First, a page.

The next reference to Dark Hill Colliery comes in 1877 when it was stated that Richard Thomas had taken a lease on the gale for a period of 15 years from the 24th July. The gale was conveyed from Waddington, Langham, Fryer and Dew to Thomas on the 8th January 1878.  However, it appears that he soon ceased work as in October 1888 it was reported that the Dark Hill Colliery had not been worked for 5 years and as such was liable for forfeiture. Thomas obviously extended the time for working, even if no work were being done. It is possible that parts of the gale were sublet as in 1894 the output from Dark Hill is split into three parts.  A Mr. Cook was producing 583 tons, a Mr. Sims was producing 432 tons and a Mr. Hoare, 268 tons.
In November 1899 2/6ths of the gale was conveyed to Mr. Thomas Bennett Brain by a Daniel Jennings for the sum of £10. In December he acquired a further 1/6th from E. M. Langham, Diana Langham and Lucy Langham whilst the following year, 1900, saw him acquire the rest of the gale in September.  1/6th came from Sarah Todhunter and Isabella Todhunter, who had gained their interest from Croft Worgan Dew by 1892, and the remaining 2/3 came from the Langhams. He also acquired a part share in the Shut Castle gale mainly in parallel arrangements.
An advert appeared in November 1900 in the Dean Forest Guardian advising that ‘Good Household Coals’ could be obtained from the Dark Hill Colliery at a price of 17/6 per ton. Brain, however, did not remain working Dark Hill for long as in 1907 he leased it to Thomas Pegler.  A further lease appears to have taken place, either on the whole or part of the property, as Potts Mining Register  for 1908 gives Nash Bros. as working the gale employing five below and three above ground.  In 1914 the ownership of the gale was conveyed by Ellen Scudamore, as executor of T.B. Brain’s will (Brain had died in September 1909 and appointed his daughters Emily Goold and Ellen Scudamore as his executors), to a Miss Mary Ellen Goold, who, at the same time, also recieved the 1/6 share in Shut Castle.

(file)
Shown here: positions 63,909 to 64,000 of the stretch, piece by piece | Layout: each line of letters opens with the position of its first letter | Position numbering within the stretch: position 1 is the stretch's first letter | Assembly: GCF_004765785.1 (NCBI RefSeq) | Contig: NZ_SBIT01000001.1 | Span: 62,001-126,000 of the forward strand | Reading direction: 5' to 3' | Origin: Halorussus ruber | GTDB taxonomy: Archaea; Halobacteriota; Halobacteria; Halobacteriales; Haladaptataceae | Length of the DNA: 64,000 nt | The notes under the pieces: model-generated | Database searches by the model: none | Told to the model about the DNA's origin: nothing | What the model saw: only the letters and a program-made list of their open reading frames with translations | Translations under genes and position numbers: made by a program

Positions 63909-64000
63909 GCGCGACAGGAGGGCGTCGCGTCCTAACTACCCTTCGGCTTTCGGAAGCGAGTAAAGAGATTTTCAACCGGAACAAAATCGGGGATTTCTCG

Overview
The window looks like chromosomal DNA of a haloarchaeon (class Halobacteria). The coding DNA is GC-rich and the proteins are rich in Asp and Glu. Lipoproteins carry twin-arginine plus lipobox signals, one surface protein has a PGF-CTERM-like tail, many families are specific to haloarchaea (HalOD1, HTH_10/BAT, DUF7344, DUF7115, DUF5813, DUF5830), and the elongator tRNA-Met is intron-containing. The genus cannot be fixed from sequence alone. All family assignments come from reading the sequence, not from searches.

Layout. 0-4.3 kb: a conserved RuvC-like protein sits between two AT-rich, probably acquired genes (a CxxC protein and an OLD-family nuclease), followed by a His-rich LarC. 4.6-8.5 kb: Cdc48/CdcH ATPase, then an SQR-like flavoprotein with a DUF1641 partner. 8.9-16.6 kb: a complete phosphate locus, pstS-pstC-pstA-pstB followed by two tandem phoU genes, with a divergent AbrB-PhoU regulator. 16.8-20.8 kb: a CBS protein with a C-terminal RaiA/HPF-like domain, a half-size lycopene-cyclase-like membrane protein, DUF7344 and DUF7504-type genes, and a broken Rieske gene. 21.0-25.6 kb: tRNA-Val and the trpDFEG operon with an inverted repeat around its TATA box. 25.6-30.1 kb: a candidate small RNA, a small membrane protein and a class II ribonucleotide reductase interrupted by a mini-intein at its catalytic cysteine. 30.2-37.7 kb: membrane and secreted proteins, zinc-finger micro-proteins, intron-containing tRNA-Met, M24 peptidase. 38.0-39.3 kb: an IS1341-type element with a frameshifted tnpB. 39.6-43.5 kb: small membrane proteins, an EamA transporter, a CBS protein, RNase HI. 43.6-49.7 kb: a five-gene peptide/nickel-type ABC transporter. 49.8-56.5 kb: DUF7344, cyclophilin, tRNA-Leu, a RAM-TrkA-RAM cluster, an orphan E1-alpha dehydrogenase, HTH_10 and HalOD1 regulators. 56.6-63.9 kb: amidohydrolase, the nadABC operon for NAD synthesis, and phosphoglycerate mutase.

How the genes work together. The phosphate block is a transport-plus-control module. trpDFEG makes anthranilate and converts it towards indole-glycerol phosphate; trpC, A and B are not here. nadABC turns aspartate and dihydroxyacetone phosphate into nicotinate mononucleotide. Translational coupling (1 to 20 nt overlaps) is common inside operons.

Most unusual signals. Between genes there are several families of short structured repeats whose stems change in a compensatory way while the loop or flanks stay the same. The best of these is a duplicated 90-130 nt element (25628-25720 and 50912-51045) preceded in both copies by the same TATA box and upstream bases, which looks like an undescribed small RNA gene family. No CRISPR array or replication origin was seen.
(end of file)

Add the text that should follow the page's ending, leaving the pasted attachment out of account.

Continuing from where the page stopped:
It is doubtful that after the death of Brain that any work was done at Dark Hill, at least from the Dark Hill Level, as in January 1915 a building on the site was reported as being delapidated and in June 1918 it was stated that the land and buildings had not been occupied for at least 12 years. If this was the case then Peglar was probably working the Dark Hill gale from another of his interests, possibly Elsmores No 2 gale.
Indeed Dark Hill gale was being worked from several adjoining gales. In March 1895 James and Martin Nash, as lesees of the Dark Hill Endeavour gale, wished to drive a water-level so as to drain and work the remaining coal in Dark Hill. The following year the Revd. A.W. Latham of Lydbrook was applying to work another seam of coal in the Dark Hill gale. Latham had formed the Darkhill & Ellwood Colliery Co. whose railway wagons certainly worked out of the Fetterhill Sidings. Latham had also by 1899 gained the 5/6 share of Shut Castle and was undoubtably working this as part of Darkhill & Ellwood. He also held interests in several adjoining gales including Hopewell Engine.
Latham died in May 1915 and his interest in Shut Castle passed to ‘Lloyd and others’ whilst in 1918 the 1/6 share  passed to Messrs. Perkins and Pardow. In 1926 ‘Lloyd and others’ conveyed their interest to Peglar who in turn transferred it in 1935 to T.S. Thomas via M. Hoare. Thomas had also managed to acquire the 1/6 share  by 1936. By 1941 Darkhill was also in his hands but it is unknown if much work was done. In 1954 Darkhill was in the hands of B. Ellis and W.J. Brown whilst Shut Castle was with the Manor House Collieries Ltd.